The Drafted Data Protection Bill and How It Will Affect Your Privacy
Okay, this is some serious business. So pay attention to the details. The government of India is looking at the Data Protection Bill and is most likely to be taken into consideration in the Winter Session of the Parliament. Which makes it a call for urgent attention.
What is the Data Protection Bill?
Data Protection Bill (DPB from here on) is the bill that is made in order to protect from the exploitation of data. This includes pictures, texts, documents, and everything that we share on a daily basis. How this data is handled and manipulated is essential to the security and the privacy of the people. Having access to people’s data is a governmental right. But only to a certain extent. The government cannot and should not be able to access people’s private information. And thus, this bill provides the citizens with protection from information violation.
The bill has been drafted and is soon going to be discussed at the Parliament. Which makes understanding what is in the bill, more than a necessity.
Firstly, there’s a committee of experts dedicated to drafting this bill. And the committee is headed by Justice BN Srikrishna. They submitted the draft of the Data Protection Bill.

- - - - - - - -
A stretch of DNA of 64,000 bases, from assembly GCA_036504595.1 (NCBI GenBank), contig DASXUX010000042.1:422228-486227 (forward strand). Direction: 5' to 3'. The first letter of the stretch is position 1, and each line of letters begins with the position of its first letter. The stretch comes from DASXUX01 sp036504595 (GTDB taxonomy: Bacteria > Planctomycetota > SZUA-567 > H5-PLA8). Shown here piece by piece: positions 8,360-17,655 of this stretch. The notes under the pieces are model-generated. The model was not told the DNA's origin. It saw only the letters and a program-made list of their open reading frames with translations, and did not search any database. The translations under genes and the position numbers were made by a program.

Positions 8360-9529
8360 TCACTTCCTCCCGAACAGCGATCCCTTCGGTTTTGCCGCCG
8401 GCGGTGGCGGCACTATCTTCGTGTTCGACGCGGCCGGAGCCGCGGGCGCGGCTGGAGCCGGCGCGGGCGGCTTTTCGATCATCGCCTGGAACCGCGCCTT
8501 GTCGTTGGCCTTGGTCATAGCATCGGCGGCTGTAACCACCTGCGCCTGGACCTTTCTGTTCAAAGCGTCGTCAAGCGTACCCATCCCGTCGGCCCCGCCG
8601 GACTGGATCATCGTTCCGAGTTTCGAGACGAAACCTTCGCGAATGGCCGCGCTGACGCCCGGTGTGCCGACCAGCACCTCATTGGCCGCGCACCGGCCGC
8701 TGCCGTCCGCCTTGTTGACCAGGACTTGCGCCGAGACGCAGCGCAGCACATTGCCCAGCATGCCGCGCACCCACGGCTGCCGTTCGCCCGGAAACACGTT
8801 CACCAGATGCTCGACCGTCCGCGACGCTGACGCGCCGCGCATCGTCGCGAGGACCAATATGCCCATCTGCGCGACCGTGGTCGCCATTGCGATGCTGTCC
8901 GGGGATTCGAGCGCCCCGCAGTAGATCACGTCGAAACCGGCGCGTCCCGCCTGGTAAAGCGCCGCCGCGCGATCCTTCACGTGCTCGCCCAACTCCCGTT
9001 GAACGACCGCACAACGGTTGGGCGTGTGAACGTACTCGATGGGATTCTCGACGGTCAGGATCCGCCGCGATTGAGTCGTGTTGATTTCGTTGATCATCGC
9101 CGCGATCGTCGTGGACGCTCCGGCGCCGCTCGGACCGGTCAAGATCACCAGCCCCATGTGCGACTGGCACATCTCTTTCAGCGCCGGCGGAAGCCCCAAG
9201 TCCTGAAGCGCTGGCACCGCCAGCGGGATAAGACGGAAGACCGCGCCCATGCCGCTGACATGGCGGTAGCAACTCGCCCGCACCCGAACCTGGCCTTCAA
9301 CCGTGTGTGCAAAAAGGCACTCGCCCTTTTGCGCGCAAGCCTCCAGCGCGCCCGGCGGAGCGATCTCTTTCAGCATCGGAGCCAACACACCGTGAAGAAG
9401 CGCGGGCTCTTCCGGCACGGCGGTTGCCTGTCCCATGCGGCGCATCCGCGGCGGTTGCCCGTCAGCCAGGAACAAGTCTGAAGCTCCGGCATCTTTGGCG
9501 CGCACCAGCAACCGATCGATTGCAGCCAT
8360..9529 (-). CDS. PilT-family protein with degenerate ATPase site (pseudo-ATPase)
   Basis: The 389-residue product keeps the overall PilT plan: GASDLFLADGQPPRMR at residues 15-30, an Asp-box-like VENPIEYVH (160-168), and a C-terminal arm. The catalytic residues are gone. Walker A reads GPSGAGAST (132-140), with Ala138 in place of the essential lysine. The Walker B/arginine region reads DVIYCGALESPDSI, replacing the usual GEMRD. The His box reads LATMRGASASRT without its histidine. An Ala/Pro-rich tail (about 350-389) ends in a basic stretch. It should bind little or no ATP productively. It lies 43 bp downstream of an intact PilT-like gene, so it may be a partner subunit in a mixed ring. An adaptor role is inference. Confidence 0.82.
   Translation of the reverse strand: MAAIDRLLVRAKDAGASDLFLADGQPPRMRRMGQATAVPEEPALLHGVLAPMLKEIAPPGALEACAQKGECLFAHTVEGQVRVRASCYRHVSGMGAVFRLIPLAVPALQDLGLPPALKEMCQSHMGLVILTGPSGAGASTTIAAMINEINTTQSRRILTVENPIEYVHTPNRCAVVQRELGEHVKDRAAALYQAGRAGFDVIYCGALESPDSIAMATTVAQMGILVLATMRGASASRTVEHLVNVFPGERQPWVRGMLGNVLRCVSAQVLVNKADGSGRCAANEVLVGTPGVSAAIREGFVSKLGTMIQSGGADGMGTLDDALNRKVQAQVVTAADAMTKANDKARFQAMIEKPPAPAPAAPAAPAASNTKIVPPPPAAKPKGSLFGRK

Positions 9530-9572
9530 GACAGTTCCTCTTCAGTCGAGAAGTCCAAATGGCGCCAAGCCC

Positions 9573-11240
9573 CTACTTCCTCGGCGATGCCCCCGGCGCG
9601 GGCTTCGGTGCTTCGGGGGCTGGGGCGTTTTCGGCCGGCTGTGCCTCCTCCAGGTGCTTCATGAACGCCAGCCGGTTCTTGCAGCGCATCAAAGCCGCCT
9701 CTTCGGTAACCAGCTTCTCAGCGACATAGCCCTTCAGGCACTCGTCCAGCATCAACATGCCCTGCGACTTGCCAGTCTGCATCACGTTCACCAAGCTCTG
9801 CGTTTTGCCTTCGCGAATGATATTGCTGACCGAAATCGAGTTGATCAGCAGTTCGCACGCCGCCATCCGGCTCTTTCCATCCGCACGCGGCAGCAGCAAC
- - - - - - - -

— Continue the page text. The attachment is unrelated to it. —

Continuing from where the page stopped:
Here’s what concerns us about it:
As Quint pointed out, there are three major issues with the bill.
1. Data Localisation: What this means is that every server located within India must store a copy of all citizen data. This is a serious concern since this increases the surveillance of the citizens. This also means that blockchain innovation, as well as, AI innovation can suffer severely.
Image Courtesy: The Quint
2. Data Processing by the Government: The draft Bill does state consent as the centre of processing our personal data. But there are exemptions to this. Claiming that the data is for the “functions of the state” can give the government veto power to access personal data without consent. The government can easily misuse the data under such an exception.
3. Reforming Surveillance: In India, the surveillance framework still requires a stronger scrutiny and supervision. The judiciary is responsible for this overhaul. And it is presently absent. Which makes the draft further from air-tight security and pro-consent privacy solutions.
Image Courtesy: The Quint
This makes an individual citizen’s information accessible to the public domain. And because of the “functions of the state” rule, the government can monetize and exploit information “as long as there is no breach of data”.
The Justice Srikrishna Committee also claims that the Bill works towards a “free and fair digital economy”. And the 2019 Economic Survey of India also makes a case for the same. They have been able to portray the bill as a great development for the protection of data and security of the citizens. But is it really the case?
The bill is looking at a lot of debate and discussion around it when presented to the Parliament in the winter session. Only time will tell how much of a center stage the citizens will receive once the final bill is made.